Public authorities from around the world depend on auctions for acquiring required goods and services and handing out contracts for construction projects. According to the World Bank’s Global Procurement Database, public procurement accounts for 13 to 20 percent of the global Gross Domestic Product (GDP) and accounts for 9.5 trillion US dollars. Such a humongous share of public procurement in GDP verifies that public procurement constitutes a significant portion of total economic activities in many countries which necessitates the study of these types of auctions.
The auction theory provides a necessary framework for the study of such types of auctions. However, the benchmark model focuses particularly on the price submitted by the bidders and makes assumption of homogeneity in terms of the quality of the bidders. The traditional auction theory of standard procurement auctions regards to cost as the sole determinant for the allocation of procurement contracts. The structure of the auction is analogous to that of a first-price sealed bid auction wherein the bidder who bids the lowest price wins and gets the contract for the price s/he bid. However, in several auctions, particularly on public procurement auctions, the buyer also equally cares about various attributes, mainly the quality of the product, services or the infrastructure being constructed.
Lack of a transparent procurement process and difficulty in measurement of quality leads to corruption. If the procurement process is transparent and quality is quantifiable, measurable and differentiable, it helps minimize corruption.
But in public procurement auctions, the citizens who are the actual buyers are not involved in the auction process. There is a public entity acting on behalf of the citizenry. In an ideal scenario, the representative of the government acting on behalf of the electorate aims to maximize the utility of the electorate from any procurement process. But due to the lack of transparency and pervasiveness of corruption in the procurement process, especially in an underdeveloped world, the utility function of public authority tends to be different from the electorate’s utility function.
Is corruption possible if the procurement process is transparent and quality is quantifiable, measurable and differentiable?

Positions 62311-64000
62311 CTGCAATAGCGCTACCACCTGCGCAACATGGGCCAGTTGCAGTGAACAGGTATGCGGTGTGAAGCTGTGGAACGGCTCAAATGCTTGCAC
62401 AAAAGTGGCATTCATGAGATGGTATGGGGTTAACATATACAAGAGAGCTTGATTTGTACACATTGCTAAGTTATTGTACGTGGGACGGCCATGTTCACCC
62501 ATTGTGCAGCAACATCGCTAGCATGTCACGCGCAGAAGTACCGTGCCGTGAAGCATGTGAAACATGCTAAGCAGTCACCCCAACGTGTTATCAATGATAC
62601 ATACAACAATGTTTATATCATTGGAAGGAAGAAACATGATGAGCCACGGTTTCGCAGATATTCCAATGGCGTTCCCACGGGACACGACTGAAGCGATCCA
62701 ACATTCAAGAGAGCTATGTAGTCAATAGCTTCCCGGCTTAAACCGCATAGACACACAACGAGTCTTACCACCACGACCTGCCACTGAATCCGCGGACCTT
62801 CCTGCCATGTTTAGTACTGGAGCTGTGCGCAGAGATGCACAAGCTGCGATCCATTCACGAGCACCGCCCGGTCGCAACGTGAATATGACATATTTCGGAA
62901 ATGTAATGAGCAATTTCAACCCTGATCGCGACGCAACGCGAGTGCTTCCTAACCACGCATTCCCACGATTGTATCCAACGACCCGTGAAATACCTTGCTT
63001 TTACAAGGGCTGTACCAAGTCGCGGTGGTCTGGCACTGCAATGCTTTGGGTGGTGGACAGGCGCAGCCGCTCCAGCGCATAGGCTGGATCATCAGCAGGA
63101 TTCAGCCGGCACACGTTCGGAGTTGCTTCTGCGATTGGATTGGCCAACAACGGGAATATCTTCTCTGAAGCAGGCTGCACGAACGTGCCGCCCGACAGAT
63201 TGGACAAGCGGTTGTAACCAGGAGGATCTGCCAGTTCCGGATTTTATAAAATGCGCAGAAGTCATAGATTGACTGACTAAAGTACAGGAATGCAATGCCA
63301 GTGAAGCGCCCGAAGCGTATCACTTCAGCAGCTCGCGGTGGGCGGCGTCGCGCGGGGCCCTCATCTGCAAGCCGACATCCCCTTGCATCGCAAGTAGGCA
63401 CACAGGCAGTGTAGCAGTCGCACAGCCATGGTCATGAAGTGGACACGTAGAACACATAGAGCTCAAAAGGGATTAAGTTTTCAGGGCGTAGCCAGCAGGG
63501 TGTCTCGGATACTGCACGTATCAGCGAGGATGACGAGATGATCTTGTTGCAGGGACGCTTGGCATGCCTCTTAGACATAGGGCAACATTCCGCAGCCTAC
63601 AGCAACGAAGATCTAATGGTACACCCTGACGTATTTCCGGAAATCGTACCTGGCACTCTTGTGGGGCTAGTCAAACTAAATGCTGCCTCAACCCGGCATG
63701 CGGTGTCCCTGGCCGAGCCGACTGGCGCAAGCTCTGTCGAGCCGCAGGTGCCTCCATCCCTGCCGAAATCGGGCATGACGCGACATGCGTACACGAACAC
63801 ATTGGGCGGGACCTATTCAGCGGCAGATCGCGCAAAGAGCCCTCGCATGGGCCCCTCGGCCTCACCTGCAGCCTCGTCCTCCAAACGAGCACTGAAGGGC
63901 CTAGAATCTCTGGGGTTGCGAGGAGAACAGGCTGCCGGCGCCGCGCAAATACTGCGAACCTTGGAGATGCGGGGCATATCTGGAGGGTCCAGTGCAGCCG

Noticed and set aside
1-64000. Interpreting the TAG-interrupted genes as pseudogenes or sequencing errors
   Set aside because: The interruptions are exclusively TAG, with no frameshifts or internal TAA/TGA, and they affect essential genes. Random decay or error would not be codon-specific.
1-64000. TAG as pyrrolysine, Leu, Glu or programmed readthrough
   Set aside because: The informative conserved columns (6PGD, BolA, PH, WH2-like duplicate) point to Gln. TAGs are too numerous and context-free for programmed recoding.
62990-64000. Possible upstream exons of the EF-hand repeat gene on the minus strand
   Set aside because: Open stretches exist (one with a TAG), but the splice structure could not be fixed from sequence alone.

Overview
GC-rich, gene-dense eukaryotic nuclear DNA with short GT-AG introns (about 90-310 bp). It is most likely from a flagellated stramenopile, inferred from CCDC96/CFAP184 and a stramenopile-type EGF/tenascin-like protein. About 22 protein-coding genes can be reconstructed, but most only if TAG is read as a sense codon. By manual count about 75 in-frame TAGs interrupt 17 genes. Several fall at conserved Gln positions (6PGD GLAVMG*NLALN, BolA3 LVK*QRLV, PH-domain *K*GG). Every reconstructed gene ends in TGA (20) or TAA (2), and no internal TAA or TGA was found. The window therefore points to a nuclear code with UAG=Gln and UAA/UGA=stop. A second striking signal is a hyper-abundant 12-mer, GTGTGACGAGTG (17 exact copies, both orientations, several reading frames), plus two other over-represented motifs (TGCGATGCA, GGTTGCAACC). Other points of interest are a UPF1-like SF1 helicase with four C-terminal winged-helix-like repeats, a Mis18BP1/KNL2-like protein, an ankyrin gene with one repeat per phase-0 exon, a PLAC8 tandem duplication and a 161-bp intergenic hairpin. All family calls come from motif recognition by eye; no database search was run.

The public procurement process is plagued by a lack of transparency leading to corruption and loss of utility to the general public. But what happens if the procurement process is transparent and if the quality which bidders promise in their bids is measurable and can be differentiated? In such a situation, getting involved in corruption or bribing the auctioneer acting on behalf of the public is not profitable for the bidders.
Let us take an example where there are two bidders. Suppose bidder A can provide a higher quality of work incurring the same cost as that of bidder B or s/he can provide the same quality of work at lower cost than bidder B. If bidders play their optimal strategy, ex-post bidder A is the winner.
If bidder B is involved in corruption or bribing the public auctioneer, s/he must give up a part of his/her payoff, conditional upon winning. However, because the auction process is transparent and quality is measurable and can be differentiated, bidder B loses and gets a payoff of zero. Hence, there is no incentive for bidder B to bribe the public auctioneer.
Given the transparency of the auction process and measurability of the quality promised by the bidders, bidder A will win regardless of whether s/he bribes the public auctioneer or not. Bribing would only reduce his/her payoff and therefore s/he has no incentive to bribe the public auctioneer.
What happens when the procurement process is non-transparent?
The lack of a transparent procurement process and difficulty in the measurement of quality leads to corruption. Moreover, when a bidder has been given the contract to conduct public work, then the quality of the work which the other bidders would have provided had they been awarded the contract, cannot be known. This creates a ground for corruption.
Given that the public authority has total control over the scoring rule of quality, the bidder must agree to the demand of the public authority. Otherwise, the scoring rule would be set in such a way that the other bidder wins and the bidder that has actually won ends up getting a payoff of zero. Hence, the winning bidder becomes ready to give up a part of the price which s/he receives as a bribe to the public authority. However, generally, the loss of payoff resulting from bribing the public authority is recovered through a reduction in the quality of the work which the bidder provides. Since the quality of the public works is compromised and it is positively related to the welfare of the electorate/citizens, there is a loss in the welfare of the citizens.
Ashesh Shrestha is a researcher at Samriddhi Foundation, an economic policy think tank based in Kathmandu. The views expressed in this article are the author’s own and do not represent the views of the organization. Shrestha can be reached at [email protected]